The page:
And on the competition side, all eyes are on other low-cost players like TUI (with TUIfly Belgium, ex-JetAir) or the Hungarian Wizz Air… Even Brussels Airlines. Nature abhors a vacuum.
From “pipe“to silence dissent
Some “pipe” also for Alain Vanalderweireldt, the president of the BECA (Belgian Association of Airline Pilots): “It is a pure strategy of balance of power to silence the challenge of the Belgian pilots. It will tense the situation and make things even worse. The other hypothesis, namely to operate in our country exclusively with crews or aircraft based abroad also seems economically and technically very complicated. They can do part of the operations from Italy, Spain, but it’s less lucrative for them, more restrictive. They adore Charleroi, it is their historical cash cow, and with Brussels they are strategic places, with a real clientele with high purchasing power from which it would be unwise in the long term to withdraw; so it’s bodybuilding on their part.”
Bluff then? Likely. Possible… The Charleroi-Brussels South base is indeed for the low cost company no less than 121 destinations, a real strategic nerve center and even the first continental airport, the third most profitable base in Europe in total for Ryanair after Dublin historic base and London Stansted – without forgetting all the same 16 other destinations from Brussels-Zaventem. A total of 9 million passengers transported from home.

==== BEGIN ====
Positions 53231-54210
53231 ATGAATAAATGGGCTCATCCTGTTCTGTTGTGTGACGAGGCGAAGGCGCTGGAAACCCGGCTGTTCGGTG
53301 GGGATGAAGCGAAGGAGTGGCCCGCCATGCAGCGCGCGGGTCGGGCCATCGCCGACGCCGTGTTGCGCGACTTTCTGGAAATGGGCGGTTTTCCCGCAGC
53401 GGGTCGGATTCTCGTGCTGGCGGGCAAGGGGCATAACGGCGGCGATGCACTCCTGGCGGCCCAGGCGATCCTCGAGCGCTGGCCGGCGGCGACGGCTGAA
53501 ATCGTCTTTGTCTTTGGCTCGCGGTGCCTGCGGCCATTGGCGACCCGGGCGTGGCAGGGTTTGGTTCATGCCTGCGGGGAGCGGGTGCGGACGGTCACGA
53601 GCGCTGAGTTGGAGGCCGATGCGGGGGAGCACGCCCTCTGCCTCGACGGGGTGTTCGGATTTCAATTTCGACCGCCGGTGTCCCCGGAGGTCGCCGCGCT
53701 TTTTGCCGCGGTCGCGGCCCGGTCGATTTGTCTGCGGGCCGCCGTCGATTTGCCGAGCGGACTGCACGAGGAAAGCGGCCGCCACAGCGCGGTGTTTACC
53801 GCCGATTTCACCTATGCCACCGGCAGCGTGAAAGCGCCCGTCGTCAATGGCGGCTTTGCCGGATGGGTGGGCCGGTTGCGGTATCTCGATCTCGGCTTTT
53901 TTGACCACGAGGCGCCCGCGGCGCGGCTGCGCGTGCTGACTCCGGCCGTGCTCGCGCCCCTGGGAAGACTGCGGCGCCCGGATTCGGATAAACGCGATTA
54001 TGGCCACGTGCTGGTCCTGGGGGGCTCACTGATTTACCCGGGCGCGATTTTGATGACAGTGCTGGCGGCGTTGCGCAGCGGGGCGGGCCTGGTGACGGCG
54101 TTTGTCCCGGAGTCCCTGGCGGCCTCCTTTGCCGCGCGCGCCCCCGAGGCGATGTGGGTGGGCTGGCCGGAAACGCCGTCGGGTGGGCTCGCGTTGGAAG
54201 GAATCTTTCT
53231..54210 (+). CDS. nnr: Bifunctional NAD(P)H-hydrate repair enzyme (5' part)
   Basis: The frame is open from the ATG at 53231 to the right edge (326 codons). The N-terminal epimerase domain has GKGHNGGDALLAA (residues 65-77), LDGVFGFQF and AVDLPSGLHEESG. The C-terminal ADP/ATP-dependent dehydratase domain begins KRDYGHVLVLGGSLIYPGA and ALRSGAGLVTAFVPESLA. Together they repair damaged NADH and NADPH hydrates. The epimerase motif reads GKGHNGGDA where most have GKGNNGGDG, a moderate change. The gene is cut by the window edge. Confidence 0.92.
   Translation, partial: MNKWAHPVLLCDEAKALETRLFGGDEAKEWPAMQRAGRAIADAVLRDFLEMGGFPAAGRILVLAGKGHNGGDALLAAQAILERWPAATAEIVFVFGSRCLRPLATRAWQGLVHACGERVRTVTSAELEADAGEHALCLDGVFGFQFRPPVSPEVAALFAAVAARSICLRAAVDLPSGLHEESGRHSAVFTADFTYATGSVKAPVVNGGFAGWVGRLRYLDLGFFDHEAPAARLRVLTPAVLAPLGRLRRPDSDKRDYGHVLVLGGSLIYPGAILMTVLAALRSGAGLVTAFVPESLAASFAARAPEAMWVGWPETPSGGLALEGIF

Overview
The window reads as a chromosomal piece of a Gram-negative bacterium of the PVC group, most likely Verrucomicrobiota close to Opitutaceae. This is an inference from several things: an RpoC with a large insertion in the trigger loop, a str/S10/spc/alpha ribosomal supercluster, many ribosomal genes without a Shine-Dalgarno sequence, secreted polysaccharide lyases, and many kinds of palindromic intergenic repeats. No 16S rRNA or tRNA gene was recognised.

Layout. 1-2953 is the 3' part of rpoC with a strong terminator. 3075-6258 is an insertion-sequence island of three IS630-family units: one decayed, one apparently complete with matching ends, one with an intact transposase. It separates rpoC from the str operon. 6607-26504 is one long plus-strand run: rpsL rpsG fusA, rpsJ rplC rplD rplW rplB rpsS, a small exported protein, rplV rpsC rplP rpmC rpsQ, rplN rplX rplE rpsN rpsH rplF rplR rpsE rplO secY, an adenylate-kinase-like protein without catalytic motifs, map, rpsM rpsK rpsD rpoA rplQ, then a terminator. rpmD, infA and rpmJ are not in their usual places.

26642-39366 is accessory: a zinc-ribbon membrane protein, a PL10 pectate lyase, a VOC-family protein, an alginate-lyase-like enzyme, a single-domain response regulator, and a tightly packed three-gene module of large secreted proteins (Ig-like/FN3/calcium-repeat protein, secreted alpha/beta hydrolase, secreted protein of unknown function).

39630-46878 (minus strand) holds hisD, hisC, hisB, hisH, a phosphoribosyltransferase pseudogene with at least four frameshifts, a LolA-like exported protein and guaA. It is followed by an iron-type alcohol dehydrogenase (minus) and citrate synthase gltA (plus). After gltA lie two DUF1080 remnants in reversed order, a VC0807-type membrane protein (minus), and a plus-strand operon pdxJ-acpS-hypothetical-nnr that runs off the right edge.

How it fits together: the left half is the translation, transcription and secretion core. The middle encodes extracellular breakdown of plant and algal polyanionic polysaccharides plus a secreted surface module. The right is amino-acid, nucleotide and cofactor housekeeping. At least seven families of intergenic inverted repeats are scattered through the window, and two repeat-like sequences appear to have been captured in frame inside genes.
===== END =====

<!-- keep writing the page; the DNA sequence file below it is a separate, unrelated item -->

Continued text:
A withdrawal would therefore mean a solid cascade of line cuts, this while the company is surfing on the end of the covid period, has seen its traffic finally explode again since the beginning of 2022 with a very strong recovery for the entire air sector – often poorly anticipated by most companies – and multiplies the announcements of new routes.
The unions therefore consider it unlikely that management will suddenly give the signal for a contraction and a resizing of its offer when it will need all its lines and bases to meet demand.